Former British Prime Minister, David Cameron and the Duke of Cambridge, Prince William, have been embroiled in a row over corruption in football.
On Tuesday night, June 28, FIFA released a probe into alleged collusion and dodgy interactions with now-discredited officials, detailing the extraordinary lengths England’s football chiefs went to while courting FIFA delegates in a bid to host the 2018 World Cup.
The report revealed the meetings with members of the Royal Family, offers of token knighthoods, jobs for officials’ children and vote swaps are among the many damning allegations The Telegraph newspaper reports that the then-PM Mr Cameron and the Duke of Cambridge were at a meeting where a controversial vote-swap deal was discussed.
The report which was written in 2014 by Fifa’s then chief ethics investigator Michael Garcia, details how England bid officials interacted with Fifa officials in the run up to the vote.
The Fifa report disclosed how Cameron pleaded with the South Korean delegation to back England’s bid, only to be told that England would have to agree to reciprocate by pledging support for South Korea’s bid to host the 2022 tournament.
The Telegraph newspaper reports that South Korea was bidding to stage the 2022 World Cup which was also being decided at the same time.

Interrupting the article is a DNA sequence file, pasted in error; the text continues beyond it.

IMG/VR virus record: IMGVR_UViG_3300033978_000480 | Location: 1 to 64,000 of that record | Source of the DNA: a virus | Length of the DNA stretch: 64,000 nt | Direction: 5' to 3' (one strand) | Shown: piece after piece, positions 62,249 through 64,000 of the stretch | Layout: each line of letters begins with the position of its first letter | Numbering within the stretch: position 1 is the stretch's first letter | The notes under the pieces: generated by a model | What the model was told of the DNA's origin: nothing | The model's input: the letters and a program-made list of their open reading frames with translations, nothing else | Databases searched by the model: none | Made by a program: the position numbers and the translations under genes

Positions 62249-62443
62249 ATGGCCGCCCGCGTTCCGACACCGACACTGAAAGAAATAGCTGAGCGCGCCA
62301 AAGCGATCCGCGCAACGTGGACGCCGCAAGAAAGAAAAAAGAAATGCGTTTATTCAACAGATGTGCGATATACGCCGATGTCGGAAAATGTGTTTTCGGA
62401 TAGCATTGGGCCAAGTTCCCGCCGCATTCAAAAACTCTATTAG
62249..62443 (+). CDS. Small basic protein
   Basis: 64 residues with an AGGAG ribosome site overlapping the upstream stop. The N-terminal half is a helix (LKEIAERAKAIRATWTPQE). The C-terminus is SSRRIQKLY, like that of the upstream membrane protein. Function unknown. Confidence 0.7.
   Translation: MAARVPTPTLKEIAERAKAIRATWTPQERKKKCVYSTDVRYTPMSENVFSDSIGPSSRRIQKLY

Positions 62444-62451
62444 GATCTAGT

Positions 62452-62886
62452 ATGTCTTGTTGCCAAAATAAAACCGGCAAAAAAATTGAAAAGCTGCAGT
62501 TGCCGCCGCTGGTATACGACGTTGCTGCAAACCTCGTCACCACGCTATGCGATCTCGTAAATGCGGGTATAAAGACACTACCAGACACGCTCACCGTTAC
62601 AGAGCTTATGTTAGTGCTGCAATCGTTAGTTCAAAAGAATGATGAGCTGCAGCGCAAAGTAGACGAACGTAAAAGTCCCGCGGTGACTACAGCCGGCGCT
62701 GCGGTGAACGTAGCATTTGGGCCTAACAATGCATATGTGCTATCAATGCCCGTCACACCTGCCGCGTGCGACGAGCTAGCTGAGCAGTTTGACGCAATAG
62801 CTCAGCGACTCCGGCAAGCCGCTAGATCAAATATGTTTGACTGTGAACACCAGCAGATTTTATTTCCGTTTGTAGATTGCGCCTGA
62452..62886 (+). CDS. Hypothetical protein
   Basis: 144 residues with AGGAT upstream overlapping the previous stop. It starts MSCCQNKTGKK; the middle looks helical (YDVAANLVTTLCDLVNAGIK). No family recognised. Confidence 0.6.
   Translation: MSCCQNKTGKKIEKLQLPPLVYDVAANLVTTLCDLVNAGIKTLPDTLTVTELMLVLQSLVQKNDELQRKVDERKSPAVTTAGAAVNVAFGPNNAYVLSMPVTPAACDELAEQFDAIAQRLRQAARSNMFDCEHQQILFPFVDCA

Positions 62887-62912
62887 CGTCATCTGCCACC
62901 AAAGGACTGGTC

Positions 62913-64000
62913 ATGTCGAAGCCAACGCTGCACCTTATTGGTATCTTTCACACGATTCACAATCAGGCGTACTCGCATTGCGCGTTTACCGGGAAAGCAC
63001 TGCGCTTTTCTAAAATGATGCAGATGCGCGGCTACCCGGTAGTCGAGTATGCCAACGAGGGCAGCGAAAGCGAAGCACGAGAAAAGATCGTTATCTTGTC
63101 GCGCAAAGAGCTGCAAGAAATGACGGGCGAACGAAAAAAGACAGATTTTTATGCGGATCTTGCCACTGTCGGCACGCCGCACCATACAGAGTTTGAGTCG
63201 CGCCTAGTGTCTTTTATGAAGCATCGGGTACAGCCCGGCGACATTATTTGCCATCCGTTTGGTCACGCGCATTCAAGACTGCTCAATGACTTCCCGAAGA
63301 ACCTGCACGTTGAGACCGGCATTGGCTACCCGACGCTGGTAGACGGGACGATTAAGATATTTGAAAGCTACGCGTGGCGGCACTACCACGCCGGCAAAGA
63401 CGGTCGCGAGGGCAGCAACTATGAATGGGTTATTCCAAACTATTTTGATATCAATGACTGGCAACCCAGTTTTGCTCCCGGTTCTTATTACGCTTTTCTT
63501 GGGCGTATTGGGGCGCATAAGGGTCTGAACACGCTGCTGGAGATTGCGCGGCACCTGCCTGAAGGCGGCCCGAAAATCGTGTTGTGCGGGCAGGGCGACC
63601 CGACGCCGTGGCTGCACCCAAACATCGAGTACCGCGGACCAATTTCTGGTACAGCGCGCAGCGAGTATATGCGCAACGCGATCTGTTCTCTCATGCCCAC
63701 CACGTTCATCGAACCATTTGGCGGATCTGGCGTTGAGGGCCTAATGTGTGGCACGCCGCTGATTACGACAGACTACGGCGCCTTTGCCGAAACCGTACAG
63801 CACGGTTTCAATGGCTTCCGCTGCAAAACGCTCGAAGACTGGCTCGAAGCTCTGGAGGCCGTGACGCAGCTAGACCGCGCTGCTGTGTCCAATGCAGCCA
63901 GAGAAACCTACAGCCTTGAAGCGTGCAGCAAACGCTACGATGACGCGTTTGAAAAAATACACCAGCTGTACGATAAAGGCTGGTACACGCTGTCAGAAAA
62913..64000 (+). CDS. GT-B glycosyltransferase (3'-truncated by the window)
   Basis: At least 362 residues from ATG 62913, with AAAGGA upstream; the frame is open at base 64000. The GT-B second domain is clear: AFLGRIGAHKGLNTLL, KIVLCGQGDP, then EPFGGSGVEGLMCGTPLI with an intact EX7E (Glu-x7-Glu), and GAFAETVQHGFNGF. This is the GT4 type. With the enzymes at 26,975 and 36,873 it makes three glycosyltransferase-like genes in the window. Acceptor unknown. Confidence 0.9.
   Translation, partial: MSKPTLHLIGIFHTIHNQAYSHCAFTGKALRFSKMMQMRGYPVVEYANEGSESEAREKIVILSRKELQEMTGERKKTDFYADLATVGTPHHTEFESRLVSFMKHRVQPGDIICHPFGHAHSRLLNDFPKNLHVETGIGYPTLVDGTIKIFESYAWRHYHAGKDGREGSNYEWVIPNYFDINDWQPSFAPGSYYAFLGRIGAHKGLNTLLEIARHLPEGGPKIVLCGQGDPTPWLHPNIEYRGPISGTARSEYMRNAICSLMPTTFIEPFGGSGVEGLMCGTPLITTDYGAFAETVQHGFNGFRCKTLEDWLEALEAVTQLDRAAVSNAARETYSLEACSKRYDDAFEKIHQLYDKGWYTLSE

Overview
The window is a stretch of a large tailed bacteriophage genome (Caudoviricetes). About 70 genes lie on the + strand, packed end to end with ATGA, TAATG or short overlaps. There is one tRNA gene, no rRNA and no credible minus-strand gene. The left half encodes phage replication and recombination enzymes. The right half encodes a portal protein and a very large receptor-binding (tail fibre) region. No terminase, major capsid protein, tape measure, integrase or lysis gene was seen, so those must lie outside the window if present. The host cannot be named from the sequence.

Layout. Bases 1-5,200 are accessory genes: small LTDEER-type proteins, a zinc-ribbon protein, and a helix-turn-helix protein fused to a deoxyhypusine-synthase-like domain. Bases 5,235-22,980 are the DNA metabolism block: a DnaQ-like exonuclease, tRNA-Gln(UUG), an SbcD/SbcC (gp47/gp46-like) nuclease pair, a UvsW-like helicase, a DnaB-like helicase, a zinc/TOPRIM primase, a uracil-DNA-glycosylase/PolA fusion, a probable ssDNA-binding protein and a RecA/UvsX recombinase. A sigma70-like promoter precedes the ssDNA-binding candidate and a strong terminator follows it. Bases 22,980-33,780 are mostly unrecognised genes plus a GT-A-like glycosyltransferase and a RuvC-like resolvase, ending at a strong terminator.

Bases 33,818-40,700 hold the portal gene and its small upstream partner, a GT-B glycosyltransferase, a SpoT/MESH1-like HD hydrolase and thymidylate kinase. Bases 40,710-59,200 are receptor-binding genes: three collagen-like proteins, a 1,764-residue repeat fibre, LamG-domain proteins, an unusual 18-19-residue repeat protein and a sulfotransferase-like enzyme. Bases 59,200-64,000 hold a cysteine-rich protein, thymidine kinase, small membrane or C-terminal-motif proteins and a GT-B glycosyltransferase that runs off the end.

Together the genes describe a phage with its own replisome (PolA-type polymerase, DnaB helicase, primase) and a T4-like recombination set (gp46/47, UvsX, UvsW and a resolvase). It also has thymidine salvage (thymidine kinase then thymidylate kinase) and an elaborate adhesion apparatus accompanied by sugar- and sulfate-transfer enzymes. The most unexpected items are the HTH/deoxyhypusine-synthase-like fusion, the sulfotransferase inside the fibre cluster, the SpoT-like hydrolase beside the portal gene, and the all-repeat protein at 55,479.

“The Prime Minister asked Mr Chung to vote for England’s bid, and Mr Chung responded that he would if Mr [Geoff] Thompson [chairman of England’s bid] voted for Korea,” states the report based on evidence provided by the English delegation.
Just like Prince William, Queen Elizabeth II was also named in the report after it emerged that FA chiefs met with a senior Fifa official in 2009 who asked for an audience with the monarch.
The report claimed that Nicolas Leoz, president of the South American Football Confederation, suggested the possibility of an honorary knighthood.
In the meeting with Lord Triesman, the then FA chairman, it is alleged that Dr Leoz said, “that he believed that a knighthood from the United Kingdom would be appropriate”.
Andy Anson, chief executive of England 2018, the company behind the English FA bid, told investigators he recalled officials “said to me that it would be nice if at some point Dr Leoz would get to meet the Queen,” the Telegraph newspaper reports.
England 2018 officials, recognising the difficulty of arranging an honorary knighthood, instead discussed “creating a FA Disability Cup” that “could be named after him”.
Subsequently officials questioned whether naming a trophy in his honour was “big enough” inducement to gain Dr Leoz’s support.
The report revealed that England 2018 “provided full and valuable co-operation in establishing the facts and circumstances of this case” with witnesses made available for interview and documents produced on request.
The Garcia report also identified “conduct by England 2018 that may not have met the standards set out in the FCE (FIFA code of ethics) or the bid rules”.
The report adds: “In many cases England 2018 accommodated or at least attempted to satisfy, the improper requests made by these Executive Committee members.
“While the bidding process itself, and the attitude of entitlement and expectation demonstrated by certain Executive Committee members in the exchanges discussed in detail above, place the bid team in a difficult position that fact does not excuse all of the conduct.”